By Alex Gladu, Independent We Stand
Students and teachers may have their eyes set on summer, but schools seem to have their sights set on local farms. Through a growing “farm to school” movement, local schools are increasingly sourcing cafeteria staples from local growers, educating students about agriculture and cultivating school gardens. The results include healthier school lunches, more engaged communities and millions of dollars for local reinvestment.
The farm to school initiative is a joint effort by government agencies, local school districts and advocacy groups to bring more local foods into schools and teach students where their food comes from. The federal Farm to School program was created in 2010 as part of the Healthy Hunger-Free Kids Act, which, in part, directed the secretary of education to increase local schools’ access to local food. Formally, the federal program is managed by the U.S. Department of Agriculture (USDA), but it requires the participation of local schools, local growers and other passionate organizations in order to be successful.
The farm to school program provides funding for schools to procure fruits, vegetables, meats and other foods from local sources. It also encourages schools to teach students about the agricultural industry and to show them where their food comes from. In turn, students can eat healthy, local foods while in school, and then get to know the local growers who make it all possible through field trips and other relevant events. Local schools are also encouraged to set up school gardens, where students can learn the value of food production for themselves.
In 2015, the USDA reported that more than 42,000 schools in more than 5,000 school districts were a part of the Farm to School program. The program has invested some $789 million into local communities through procurement and educational initiatives. To put things in perspective, that’s nearly half of all public schools participating and more than $1billion in local economic activity generated.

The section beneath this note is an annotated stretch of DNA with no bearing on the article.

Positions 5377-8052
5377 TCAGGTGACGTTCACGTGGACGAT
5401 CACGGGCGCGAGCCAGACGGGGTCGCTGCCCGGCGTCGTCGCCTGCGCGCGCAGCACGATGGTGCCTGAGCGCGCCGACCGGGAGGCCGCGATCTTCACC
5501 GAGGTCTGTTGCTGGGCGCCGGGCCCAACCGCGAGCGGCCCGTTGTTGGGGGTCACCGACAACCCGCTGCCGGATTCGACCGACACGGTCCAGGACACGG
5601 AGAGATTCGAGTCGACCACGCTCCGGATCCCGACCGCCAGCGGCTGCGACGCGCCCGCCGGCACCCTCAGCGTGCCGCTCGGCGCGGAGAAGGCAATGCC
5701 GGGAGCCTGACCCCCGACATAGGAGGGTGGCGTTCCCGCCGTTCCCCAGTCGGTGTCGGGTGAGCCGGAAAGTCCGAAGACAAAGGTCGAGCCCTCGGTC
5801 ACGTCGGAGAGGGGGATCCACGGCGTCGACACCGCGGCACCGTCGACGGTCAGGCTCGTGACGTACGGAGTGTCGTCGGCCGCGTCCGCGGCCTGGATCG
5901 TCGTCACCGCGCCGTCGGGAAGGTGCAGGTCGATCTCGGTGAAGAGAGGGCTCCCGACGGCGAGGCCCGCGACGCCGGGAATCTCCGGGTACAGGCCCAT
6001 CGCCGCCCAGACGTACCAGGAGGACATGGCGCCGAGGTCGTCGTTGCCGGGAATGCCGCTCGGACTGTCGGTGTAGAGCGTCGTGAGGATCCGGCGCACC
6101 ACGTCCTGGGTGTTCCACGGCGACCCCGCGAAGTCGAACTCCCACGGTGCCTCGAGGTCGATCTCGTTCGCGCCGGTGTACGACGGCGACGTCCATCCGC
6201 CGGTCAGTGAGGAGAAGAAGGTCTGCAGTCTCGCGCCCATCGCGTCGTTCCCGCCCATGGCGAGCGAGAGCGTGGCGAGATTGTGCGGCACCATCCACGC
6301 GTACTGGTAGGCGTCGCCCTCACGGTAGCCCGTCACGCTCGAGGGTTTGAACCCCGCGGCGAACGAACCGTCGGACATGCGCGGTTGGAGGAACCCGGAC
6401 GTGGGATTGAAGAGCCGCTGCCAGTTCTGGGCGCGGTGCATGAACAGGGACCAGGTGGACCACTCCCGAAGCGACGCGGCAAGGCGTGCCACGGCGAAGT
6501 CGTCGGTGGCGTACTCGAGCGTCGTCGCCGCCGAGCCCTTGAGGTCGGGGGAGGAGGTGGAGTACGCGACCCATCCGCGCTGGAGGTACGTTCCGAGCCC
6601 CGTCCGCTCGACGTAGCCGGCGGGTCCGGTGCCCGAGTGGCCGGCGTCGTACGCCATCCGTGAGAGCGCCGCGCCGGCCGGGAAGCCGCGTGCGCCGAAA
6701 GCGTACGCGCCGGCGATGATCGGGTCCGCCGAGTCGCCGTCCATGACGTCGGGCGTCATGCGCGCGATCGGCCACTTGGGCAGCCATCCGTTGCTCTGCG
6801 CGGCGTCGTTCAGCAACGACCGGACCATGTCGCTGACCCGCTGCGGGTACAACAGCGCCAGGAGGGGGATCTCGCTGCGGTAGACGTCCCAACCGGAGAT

The Healthy Hunger-Free Kids Act of 2010 also issued updated nutrition standards for public schools. According to the USDA, the Farm to School program has helped schools across the country meet these nutrition standards. For instance, swapping instant potatoes for local, fresh potatoes has helped one Alaska school district meet the government’s sodium requirements. Farm to School has also helped school districts lower the costs of providing school lunches and increased participation in school meals.
For farmers, the Farm to School program doesn’t just help them foster new business opportunities with local schools. The USDA also offers farmers and ranchers grants for farmers market involvement, sustainable agriculture research and local food promotion. The idea is to give local farmers the resources they need to be solid allies for the schools and educational systems they serve in their communities.
In a relatively short amount of time, the USDA’s Farm to School program has grown to support farmers and schools across the country. In turn, the program benefits entire communities, teaching future generations to eat healthy and investing in families that feed them.
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